Tuesday, February 12, 2013

How to control Bullwhip Effect in Inventory Management

After reading the article “Building a flexible supply chain for uncertain times”, I am interested in bullwhip effect, especially how to avoid this effect in inventory management. Bullwhip effect will cause serious inventory excess if it is not well-controlled. In this blog, I will explain the bullwhip effect, its causes and some constructive solutions according to my reading.

Bullwhip effect was first found by logistics executives of P&G. When they studied a product of diaper, they found that although the demand of diapers remained constant, the orders increased significantly from retailers to suppliers. This phenomenon was called bullwhip effect. The reason why this happened is that when retailers made order to purchase diapers, they always gave a larger order than what they really needed in order to avoid some emergencies. The wholesalers and the suppliers did the same thing. So the orders were magnified level by level.[1]
In order to avoid bullwhip effect, we must know what causes bullwhip effect. The “beer game” gives us the answer. There are four causes of bullwhip effect: Demand forecast updating, Order batching, Price fluctuation and Rationing and shortage gaming.[2]

"Bullwhip effect" is the characteristics of the supply chain inventory management. Thus, traditional inventory management methods are not good solutions to this problem. Only by adopting innovative supply chain inventory management approach, can this problem be solved. There are four measures each focusing on one cause to reduce the bullwhip effect: Sharing Information, Improving Operation, Stabilizing Price and Establishing Strategic Partnerships.

First, bullwhip effect at each stage of the supply chain is caused by applying demand according to order rather than customers’ demand. And the only need of supply chain is to meet the needs of end customers. If the retailers share point of sale (POS) data with other members of the whole supply chain, the members can respond to changes of the actual customers’ requirement quickly. Therefore, the implementation of sharing POS data in the supply chain, which helps to gain more accurate predictions at each stage of the supply chain, can reduce variability of demand forecast and reduce the bullwhip effect. Second, improving operations, shortening lead time and reducing ordering bulk can reduce the bullwhip effect. These actions need some information systems to support them. Third, developing appropriate pricing strategies can encourage retailers to order small quantities and reduce the advanced purchasing behavior to reduce the bullwhip effect. Fourth, the establishment of the strategic partnership can build up mutual trust, share information to match the supply and demand of each stage of the supply chain well, thus reduce transaction costs.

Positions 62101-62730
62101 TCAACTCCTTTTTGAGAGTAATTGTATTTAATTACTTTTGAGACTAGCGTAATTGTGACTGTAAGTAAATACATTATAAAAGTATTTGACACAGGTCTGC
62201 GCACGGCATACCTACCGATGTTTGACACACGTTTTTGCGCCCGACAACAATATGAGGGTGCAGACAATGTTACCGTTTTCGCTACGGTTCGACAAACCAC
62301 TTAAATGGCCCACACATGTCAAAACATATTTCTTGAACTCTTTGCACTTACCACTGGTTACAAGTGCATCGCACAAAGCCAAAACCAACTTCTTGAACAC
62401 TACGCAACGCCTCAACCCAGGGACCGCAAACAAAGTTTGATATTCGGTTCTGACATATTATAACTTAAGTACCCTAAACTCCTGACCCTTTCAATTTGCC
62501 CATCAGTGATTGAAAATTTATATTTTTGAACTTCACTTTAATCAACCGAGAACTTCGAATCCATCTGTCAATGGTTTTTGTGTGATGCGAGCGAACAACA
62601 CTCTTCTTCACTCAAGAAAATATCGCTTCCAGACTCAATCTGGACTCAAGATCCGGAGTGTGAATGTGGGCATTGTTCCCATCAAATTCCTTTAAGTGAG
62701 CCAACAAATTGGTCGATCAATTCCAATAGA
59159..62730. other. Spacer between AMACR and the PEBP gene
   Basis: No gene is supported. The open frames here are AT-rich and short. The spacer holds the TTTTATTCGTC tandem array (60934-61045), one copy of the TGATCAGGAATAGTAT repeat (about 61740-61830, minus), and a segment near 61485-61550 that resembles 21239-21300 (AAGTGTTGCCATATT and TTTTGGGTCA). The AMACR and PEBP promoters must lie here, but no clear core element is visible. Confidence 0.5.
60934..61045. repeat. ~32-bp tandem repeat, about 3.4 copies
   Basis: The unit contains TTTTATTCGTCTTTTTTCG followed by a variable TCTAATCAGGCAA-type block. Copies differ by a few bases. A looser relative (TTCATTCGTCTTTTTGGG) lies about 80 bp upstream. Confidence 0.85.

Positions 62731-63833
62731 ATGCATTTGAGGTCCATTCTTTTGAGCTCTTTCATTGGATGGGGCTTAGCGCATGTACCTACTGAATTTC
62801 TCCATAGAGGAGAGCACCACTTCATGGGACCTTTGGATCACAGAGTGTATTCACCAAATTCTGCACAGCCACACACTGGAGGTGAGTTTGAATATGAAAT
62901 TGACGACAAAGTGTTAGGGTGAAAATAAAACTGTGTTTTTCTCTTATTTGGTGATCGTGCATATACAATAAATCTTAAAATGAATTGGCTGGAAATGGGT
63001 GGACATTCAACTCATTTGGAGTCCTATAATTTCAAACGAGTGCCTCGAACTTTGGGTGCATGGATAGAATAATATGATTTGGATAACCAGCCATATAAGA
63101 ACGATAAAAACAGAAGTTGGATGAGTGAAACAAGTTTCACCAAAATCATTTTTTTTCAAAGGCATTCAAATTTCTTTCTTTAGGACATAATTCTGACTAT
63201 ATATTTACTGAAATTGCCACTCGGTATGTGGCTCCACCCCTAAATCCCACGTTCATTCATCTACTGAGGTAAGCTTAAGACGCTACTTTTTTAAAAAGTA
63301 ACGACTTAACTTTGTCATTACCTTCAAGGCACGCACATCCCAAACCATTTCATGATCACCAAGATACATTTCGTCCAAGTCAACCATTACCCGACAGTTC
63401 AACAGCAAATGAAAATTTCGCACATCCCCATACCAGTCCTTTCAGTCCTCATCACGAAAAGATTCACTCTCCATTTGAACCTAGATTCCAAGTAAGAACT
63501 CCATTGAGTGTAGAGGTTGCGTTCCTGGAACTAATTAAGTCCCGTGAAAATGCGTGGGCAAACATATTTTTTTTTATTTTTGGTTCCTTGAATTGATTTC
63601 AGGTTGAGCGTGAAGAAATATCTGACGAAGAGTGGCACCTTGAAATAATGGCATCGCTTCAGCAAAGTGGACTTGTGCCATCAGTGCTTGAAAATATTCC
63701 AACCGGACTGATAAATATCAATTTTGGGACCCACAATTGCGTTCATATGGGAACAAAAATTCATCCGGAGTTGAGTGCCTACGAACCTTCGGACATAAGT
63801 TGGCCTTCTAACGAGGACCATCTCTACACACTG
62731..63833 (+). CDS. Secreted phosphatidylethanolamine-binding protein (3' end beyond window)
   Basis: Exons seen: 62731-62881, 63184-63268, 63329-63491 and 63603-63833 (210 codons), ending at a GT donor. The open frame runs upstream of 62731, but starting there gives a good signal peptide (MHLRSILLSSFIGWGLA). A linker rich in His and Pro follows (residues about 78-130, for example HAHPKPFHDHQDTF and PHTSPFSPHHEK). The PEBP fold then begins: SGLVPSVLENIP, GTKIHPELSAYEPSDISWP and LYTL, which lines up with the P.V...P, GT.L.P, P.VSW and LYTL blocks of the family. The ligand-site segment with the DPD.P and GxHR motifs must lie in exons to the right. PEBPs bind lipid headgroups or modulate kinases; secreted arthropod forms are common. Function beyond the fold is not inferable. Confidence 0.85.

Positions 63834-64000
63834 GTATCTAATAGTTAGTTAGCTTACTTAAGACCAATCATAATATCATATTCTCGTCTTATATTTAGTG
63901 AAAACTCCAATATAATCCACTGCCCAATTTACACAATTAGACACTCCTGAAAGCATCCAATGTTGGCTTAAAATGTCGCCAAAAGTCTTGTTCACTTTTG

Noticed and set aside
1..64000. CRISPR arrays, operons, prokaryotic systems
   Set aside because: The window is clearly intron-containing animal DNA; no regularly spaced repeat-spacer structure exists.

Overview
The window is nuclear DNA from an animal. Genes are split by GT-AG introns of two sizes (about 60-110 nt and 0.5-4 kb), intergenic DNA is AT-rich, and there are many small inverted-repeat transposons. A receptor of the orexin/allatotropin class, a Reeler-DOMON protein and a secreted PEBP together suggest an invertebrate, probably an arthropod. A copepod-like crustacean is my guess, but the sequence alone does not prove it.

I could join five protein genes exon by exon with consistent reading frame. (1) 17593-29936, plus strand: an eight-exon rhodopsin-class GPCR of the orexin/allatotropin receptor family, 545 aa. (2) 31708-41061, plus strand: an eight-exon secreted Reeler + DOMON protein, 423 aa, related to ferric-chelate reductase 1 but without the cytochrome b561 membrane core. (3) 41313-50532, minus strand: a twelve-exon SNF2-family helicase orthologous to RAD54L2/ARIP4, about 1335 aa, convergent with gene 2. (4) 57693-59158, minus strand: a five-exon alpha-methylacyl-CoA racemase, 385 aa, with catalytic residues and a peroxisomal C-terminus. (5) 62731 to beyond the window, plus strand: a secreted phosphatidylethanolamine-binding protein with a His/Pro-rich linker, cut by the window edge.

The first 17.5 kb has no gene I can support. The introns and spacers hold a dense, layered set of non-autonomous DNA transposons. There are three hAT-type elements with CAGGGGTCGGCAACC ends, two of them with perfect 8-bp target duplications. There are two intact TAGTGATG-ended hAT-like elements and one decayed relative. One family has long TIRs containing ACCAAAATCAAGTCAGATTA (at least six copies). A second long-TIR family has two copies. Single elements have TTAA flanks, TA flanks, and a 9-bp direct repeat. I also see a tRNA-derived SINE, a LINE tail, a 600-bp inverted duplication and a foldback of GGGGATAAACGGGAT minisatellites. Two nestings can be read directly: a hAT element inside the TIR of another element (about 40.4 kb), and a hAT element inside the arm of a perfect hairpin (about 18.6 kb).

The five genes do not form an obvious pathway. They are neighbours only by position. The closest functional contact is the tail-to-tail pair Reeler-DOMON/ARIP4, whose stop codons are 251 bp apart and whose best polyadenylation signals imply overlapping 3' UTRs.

Bullwhip effect is a big topic in inventory management. I just look into a tip of the iceberg. Nowadays the E-business is developing rapidly. How to reduce the bullwhip effect in the supply chain of this new business is a critical question.

[1] http://profit-chain.com/images/The_Bullwhip_Effect_in_Supply_Chains.pdf
[2] https://www.google.com.hk/url?sa=t&rct=j&q=&esrc=s&source=web&cd=10&cad=rja&ved=0CKgBEBYwCQ&url=http%3A%2F%2Fciteseerx.ist.psu.edu%2Fviewdoc%2Fdownload%3Fdoi%3D10.,d.dGY


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